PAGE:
“We all became nurses to help patients—to keep them healthy or help them get well,” she adds. “Helping younger nurses find their spot to do that is very rewarding.” The training and mentorship in the Clinical Leader Fellowship Program have been very rewarding, says one of the inaugural class of fellows, Abosede Adeniji Sakariyah, R.N. “I applied to the program to gain the skills I need to be a leader who will be successful and inspire other people,” she says. The program’s educational sessions have been impressive, she adds. “We took personality tests to discover our leadership styles and to understand the personalities of those we are leading. That has already helped me a lot as I manage people and delegate tasks.” Another session on the multigenerational workplace helped the fellows understand how the specific circumstances of each generation’s formative years affect their thinking and expectations. “Everyone has a different perspective on life,” Sakariyah says. “When we acknowledge and understand that, we can work with each other more effectively.”

Each of the fellows develops a project to help her unit. One fellow is investigating issues surrounding workflow in the operating room environment; another is implementing a teaching plan to train staff nurses on ways to improve care for patients with sepsis. A third fellow is examining how to improve communication among OR nurses and patients’ care family members and care partners, either in person or electronically, while their loved one is in surgery. Sakariyah is developing materials to explain Suburban’s interdisciplinary rounds to patients and family members. She is also studying the effects of these rounds on patient satisfaction.

“I love this program,” Sakariyah says. “I know when I finish I’ll be a better leader.” Adds Sidone: “I’ve been so impressed with the group. They are dynamic, smart and have great potential as future leaders. It’s a pleasure.”

No one interacts with patients in a hospital setting as much as their nurses. Suburban’s interdisciplinary rounds, which began in the Oncology Unit, are built around that fact. Nurses are front and center in the daily rounding process, in which doctors and other members of the health care team gather at the bedside to discuss the next steps in the patient’s care. “We wanted to take the entire care team to the bedside to interact with patients and their families,” says Courtney Cornell, R.N., nursing director of the Oncology Unit. “We form the care plan early in the day, so everyone knows what to expect.”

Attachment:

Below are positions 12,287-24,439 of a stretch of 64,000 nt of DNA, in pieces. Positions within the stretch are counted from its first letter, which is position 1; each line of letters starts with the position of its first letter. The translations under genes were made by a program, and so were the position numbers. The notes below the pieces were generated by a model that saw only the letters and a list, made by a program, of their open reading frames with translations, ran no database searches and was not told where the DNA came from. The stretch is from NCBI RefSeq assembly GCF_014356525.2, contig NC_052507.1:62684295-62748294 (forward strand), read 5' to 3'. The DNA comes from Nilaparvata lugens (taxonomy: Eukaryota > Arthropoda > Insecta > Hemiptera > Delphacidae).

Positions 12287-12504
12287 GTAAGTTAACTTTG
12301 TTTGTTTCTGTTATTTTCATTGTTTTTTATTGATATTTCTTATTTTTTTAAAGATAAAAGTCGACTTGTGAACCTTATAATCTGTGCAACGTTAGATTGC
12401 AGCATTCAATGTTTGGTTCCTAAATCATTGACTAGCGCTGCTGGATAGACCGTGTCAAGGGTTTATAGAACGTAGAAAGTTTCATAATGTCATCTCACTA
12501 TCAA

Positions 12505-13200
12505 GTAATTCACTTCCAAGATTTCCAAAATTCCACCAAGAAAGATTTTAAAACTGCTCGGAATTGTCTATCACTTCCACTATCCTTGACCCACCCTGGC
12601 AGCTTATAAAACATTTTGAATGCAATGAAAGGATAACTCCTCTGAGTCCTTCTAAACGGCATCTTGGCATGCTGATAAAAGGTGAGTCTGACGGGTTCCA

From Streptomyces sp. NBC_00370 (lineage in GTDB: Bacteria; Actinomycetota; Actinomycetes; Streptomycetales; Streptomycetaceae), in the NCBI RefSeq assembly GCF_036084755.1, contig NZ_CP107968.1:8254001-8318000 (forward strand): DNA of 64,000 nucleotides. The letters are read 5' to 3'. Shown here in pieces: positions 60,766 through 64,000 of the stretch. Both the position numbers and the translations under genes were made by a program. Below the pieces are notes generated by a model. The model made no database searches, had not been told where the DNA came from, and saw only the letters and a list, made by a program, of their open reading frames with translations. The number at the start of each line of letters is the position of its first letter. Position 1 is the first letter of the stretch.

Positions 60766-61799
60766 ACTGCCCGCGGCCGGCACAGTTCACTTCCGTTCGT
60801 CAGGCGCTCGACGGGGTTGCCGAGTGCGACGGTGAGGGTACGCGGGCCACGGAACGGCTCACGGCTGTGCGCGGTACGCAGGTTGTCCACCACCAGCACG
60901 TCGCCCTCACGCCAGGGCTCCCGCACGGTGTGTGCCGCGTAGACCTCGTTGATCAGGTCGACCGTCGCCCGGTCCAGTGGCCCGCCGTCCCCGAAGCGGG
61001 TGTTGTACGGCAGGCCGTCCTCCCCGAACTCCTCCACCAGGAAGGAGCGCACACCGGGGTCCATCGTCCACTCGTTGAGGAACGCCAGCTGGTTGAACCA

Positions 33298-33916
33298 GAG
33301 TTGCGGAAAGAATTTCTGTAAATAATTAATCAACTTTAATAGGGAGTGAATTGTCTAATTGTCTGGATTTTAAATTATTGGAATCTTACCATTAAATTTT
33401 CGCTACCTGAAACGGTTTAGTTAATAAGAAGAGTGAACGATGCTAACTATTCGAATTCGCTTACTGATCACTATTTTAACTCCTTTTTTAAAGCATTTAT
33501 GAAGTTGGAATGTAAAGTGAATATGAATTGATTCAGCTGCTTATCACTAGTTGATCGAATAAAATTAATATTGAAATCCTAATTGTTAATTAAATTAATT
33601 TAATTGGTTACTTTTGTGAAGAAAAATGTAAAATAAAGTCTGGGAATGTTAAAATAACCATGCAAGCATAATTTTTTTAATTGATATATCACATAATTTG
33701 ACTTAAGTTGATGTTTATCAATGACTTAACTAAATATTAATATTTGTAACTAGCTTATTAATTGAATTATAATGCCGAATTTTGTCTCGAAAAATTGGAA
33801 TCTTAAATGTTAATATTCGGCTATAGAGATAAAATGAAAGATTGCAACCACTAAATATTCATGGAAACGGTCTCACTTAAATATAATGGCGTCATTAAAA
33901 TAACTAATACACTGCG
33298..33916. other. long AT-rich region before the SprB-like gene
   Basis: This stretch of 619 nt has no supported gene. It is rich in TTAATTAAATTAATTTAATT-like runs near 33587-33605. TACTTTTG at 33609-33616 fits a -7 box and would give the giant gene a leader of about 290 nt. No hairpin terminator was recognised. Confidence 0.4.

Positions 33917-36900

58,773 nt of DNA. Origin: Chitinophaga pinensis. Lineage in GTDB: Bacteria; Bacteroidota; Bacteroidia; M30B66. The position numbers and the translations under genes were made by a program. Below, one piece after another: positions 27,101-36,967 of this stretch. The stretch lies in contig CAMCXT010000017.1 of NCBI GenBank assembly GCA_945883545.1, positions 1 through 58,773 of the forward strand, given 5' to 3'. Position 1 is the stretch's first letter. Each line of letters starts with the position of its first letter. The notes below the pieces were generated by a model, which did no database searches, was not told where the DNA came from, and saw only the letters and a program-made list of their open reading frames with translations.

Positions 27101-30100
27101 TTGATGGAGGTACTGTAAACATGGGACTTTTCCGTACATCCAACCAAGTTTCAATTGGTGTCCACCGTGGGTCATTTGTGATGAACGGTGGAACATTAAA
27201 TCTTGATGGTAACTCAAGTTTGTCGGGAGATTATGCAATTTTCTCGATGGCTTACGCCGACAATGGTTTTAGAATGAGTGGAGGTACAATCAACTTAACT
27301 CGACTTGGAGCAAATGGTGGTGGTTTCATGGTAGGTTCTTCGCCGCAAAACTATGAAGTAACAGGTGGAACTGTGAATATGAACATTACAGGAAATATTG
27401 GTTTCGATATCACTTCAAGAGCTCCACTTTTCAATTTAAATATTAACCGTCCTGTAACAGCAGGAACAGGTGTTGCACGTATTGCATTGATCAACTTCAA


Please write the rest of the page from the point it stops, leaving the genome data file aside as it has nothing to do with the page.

During interdisciplinary rounds, the patient’s nurse takes the lead in presenting the latest on the patient’s status to the doctor and other members of the care team. The group then discusses the plan of care with the patient and family members. Rounds happen within the same time window each day. “You know you will see your doctor before noon, and concerns and discharge planning can be discussed, along with any issues that came up overnight,” Cornell says. “The nurse walks into the room first, and it becomes a conversation that the nurse leads. It’s very empowering.” 

It’s also a great model for patient-centered care, Cornell adds. “There’s much less anxiety and uncertainty for our patients. They have the opportunity to talk to the whole care team together, including social workers and therapists. They hear one voice.” Because interdisciplinary rounds have been so successful in the Oncology Unit, the hospital is expanding the concept to other areas. “If I were a patient,” says Cornell, “this is how I would want it to happen.”

Articles in this Issue

Feature Article